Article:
Monday, 3 November 2014

Graphic Facilitation & Recording Skills for Absolute Beginners Part 6

Welcome to the final part of my series of workshop-blogs. At the end of the Part 5 I gave you a group exercise about planning a party. As I said then, this exercise was originally devised for working with individuals who have particular difficulties: Substitute planning a party with helping someone to plan activities they would like to be involved in and you have a person-centred tool for supporting people. Some of the exercises later are similarly derived from person-centred working, but could easily be adapted for working in groups, organisations and businesses.

Templates and Visual Metaphors

Templates are visual guidelines for directing a process or discussion. Basic templates probably originated in the work of mathematicians, scientists and engineers, but have been used in business and in organisations for many years as part of planning and in management training. For example, simple matrix drawings have been used to illustrate or support various concepts across many disciplines.
I designed this one with feint lines for a recorder or a trainer to ink in and write on as required. There are many other basic templates, some more complex than others.
As graphic facilitation and recording grew we began to see other template ideas emerge. Often these were designed to serve a particular function either by employing a relevant illustration or by using a visual metaphor for that function. Take, for example The Grove's two meeting start-up templates; one is a straightforward illustration of a meeting room with areas to write in the agenda, roles, rules and outcomes....
©The Grove
...the other uses the metaphor of a raft on a river to illustrate and encourage the process of the meeting.
©The Grove
Over the years The Grove has developed a large range of templates for use by graphic facilitators and recorders and to suit an array of different business and organisational situations. They have also developed business manuals which incorporate a lot of these and much more. See

Ready printed templates and digital file versions can be purchased from various companies which either specialise in products for graphic recorders/facilitators or work in fields where graphic facilitation and recording are widely used. An example of the latter is the field I used to work in; services for people who have learning/developmental difficulties. Person-centred approaches to supporting people with disabilities was at the forefront in using graphic facilitation. Various styles of person-centred planning are based around specific templates which enable planning meetings to be directed towards the wishes and needs of the person involved. For example, this is a MAPS template:

While it may be useful to have this kind of guidance for p.c.p., the downside of templates, in all fields of work, is that they may direct a meeting one way when the conversation could usefully go in an entirely different direction. In business and organisational situations it's possible for the facilitator to have a preconceived idea of what the meeting is about and should achieve. The facilitator may use a specific design of template to direct the meeting and then find it's not working because other issues and needs arise in the conversation. The skill required here is to be able to change tack and develop a new chart. For this reason I prefer not to use ready printed or pre-prepared charts, but, rather have template designs committed to memory or recorded in a notebook that I can then reproduce as I need them. This is also one of the reasons why my favourite p.c.p. style is 'Personal Futures Planning' which uses multiple charts, each with a very simple template, in a very flexible approach. In actual fact, most of the basic templates are very simple and easy to reproduce. A lot of other template designs are expansions of basic ideas and with a little creative thinking I think you can quite easily produce your own version of any one of them to suit the situation.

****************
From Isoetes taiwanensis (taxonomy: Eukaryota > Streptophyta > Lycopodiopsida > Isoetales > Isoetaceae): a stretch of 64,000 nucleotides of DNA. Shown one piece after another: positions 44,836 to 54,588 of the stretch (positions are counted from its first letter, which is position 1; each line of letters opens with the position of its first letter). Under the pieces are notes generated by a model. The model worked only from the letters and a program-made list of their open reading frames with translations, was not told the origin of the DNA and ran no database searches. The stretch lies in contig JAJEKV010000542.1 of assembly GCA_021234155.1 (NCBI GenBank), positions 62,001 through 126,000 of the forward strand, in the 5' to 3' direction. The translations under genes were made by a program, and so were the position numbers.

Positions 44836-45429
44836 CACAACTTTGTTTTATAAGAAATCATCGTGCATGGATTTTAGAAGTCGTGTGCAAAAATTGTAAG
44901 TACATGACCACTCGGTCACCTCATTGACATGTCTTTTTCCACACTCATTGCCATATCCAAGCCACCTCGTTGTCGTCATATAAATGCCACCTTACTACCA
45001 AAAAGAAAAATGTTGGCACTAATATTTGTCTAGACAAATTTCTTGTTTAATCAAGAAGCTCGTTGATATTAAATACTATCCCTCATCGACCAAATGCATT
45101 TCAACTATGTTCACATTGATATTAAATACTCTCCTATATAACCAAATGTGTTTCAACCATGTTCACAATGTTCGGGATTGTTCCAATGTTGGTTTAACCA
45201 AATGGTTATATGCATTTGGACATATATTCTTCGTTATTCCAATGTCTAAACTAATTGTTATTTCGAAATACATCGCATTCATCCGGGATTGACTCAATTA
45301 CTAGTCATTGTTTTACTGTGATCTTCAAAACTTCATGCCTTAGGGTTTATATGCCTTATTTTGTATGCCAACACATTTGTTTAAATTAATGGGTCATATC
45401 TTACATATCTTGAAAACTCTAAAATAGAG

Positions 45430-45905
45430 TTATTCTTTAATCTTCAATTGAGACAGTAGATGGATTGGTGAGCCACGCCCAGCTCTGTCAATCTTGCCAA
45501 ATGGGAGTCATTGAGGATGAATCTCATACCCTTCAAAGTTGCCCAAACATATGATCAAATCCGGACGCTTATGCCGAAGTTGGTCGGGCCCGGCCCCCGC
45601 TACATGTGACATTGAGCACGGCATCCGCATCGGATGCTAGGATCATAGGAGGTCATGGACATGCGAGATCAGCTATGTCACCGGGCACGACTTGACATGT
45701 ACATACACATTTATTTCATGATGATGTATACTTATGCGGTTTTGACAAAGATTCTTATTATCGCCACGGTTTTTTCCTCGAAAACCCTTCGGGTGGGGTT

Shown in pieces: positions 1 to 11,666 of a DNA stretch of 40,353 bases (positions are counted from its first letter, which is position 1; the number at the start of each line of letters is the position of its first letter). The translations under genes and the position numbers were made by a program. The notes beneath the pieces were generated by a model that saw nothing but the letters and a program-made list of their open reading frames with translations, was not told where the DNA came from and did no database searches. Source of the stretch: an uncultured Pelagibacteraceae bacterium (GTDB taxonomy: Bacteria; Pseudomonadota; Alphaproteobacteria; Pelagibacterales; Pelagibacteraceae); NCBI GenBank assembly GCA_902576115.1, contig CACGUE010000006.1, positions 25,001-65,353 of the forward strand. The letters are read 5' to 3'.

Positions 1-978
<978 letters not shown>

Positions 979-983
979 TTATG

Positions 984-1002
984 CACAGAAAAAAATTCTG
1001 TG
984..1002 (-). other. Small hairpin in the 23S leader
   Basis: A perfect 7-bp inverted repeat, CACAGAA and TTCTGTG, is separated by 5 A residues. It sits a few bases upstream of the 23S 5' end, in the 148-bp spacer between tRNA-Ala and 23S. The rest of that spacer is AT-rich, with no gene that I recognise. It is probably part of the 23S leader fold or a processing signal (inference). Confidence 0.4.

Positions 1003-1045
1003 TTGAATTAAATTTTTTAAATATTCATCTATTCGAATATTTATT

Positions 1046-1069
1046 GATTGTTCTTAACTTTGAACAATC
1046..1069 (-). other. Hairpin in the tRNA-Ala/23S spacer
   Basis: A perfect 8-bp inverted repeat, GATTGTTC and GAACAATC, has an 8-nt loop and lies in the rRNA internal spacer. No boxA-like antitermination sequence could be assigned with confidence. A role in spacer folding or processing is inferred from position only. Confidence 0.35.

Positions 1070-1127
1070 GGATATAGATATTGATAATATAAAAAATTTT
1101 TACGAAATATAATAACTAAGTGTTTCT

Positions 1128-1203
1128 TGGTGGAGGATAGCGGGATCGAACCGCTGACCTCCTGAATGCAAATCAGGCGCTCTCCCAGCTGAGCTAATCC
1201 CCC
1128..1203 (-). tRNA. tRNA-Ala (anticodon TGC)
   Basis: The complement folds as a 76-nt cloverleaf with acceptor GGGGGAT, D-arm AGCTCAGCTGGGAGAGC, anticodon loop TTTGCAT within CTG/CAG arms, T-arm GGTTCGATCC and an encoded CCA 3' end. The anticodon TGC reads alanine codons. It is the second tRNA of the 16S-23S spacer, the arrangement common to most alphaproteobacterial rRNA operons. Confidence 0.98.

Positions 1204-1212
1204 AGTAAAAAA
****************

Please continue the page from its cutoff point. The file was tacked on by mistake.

Some templates and many of the charts produced at meetings or events are based around a visual metaphor. That is, an idea that represents the meaning of the discussion(s) is given visual form on the chart and often becomes the main theme of the chart. Here are some examples I have gathered.
Annual-Report-v21 - Tom Benthin
color_acorn - Mariah Howard Visual Facilitation
pcl_blog -
TheStruggle - Mariah Howard Visual Facilitation
MovieVision © The Grove

Most charts, however, tell the story of the meeting and the talk or discussion and if they employ a metaphor it is often only part of the whole. In the following example Anthony Weeks used a journey metaphor, with a signpost and a road, as part of a larger recording of a business development discussion.

Quite often a recorded or facilitated discussion will involve identifying a process. Depending on the nature of the process the scribe may use a template design as the basis for the chart or s/he may develop something entirely original. Because such 'process graphics' may have a wider audience than those involved in the meeting, the client may want to keep and display the graphic or have copies made. There is also a market for having the graphic re-drawn and produced as a printed poster, as in the following example: